A Online Teaching Experience as a Member of International Faculty during the Outbreak of COVID-19 in China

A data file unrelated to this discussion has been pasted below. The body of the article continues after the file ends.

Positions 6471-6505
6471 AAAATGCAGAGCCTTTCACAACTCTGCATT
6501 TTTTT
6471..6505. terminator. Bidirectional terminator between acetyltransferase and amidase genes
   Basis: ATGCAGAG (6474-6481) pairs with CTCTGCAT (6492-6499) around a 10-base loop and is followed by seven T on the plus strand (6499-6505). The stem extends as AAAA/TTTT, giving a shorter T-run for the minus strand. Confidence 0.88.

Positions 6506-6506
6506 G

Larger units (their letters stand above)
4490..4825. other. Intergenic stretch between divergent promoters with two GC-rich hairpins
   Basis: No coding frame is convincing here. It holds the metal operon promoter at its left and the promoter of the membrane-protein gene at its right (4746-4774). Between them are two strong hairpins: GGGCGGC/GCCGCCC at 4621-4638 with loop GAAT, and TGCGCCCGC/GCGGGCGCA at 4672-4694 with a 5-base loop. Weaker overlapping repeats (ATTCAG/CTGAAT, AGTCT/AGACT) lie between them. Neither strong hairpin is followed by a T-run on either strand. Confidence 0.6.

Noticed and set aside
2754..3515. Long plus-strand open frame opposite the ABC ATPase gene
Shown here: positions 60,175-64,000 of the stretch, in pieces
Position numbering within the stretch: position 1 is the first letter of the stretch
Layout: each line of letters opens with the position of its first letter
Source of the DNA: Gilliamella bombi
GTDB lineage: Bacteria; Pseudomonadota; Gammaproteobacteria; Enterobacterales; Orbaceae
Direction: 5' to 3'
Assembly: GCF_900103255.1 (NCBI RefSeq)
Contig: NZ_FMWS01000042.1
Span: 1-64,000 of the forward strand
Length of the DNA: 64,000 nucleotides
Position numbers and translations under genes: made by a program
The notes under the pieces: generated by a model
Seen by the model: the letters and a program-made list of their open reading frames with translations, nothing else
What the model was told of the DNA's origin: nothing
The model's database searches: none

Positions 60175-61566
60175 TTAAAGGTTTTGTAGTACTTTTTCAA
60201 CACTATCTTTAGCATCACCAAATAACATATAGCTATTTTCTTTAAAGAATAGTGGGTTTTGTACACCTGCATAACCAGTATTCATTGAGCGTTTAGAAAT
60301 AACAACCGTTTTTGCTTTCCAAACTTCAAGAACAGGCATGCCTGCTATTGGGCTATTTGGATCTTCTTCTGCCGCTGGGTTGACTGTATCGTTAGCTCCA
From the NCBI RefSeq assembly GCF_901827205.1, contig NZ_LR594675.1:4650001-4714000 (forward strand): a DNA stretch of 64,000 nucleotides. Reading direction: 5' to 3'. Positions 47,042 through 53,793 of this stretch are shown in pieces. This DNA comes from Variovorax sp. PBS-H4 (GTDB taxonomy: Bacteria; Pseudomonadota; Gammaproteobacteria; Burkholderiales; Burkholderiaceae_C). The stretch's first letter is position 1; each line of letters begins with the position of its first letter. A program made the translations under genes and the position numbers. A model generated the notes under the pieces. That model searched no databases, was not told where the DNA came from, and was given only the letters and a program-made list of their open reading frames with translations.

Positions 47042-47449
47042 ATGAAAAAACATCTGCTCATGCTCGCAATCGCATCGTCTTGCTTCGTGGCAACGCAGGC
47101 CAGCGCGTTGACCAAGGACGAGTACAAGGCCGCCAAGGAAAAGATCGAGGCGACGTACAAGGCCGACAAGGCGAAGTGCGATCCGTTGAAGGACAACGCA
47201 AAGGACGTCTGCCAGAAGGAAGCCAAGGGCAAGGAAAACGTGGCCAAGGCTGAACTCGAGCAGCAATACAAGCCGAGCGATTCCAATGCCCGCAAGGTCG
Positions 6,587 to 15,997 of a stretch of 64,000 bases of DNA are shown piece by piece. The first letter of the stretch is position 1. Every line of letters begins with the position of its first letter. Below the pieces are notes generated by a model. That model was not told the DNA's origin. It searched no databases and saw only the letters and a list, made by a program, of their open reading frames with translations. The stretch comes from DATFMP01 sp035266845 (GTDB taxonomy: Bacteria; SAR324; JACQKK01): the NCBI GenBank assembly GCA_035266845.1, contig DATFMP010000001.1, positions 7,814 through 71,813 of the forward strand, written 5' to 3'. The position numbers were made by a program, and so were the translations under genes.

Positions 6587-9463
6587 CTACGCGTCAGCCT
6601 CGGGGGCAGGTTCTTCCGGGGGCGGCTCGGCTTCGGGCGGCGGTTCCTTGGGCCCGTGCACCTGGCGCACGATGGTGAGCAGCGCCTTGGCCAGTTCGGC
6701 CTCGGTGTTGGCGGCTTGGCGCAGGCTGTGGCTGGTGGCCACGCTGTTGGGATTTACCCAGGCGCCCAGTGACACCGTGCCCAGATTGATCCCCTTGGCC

This paper presents a digital autoethnographic investigation of a new international faculty member who instructed three global education courses via online at Shanghai International Studies University, China. By drawing on insights from Pierre Bourdieu’s sociological and pedagogic theories, this paper provides five primary scholarly conversations: (a) Institutional Context: Shanghai International Studies University (SISU); (b) The Initial Impact of COVID-19 on the SISU Community; (c) Challenges for Course Preparation: Anxiety, Frustration, and Uncertainties; (d) Language and Technological Barriers in the New E-learning Platforms; and (e) Factors Hindering the Effectiveness of E-learning. Notably, there were some potential social justice issues identified via online courses, hampering students from using the internet and equipment due to their socio-economic circumstances. Therefore, this paper calls on academics and educational policymakers to pay more attention to these issues and find avenues for students’ academic success regardless of any socio-economic status and socio-cultural background.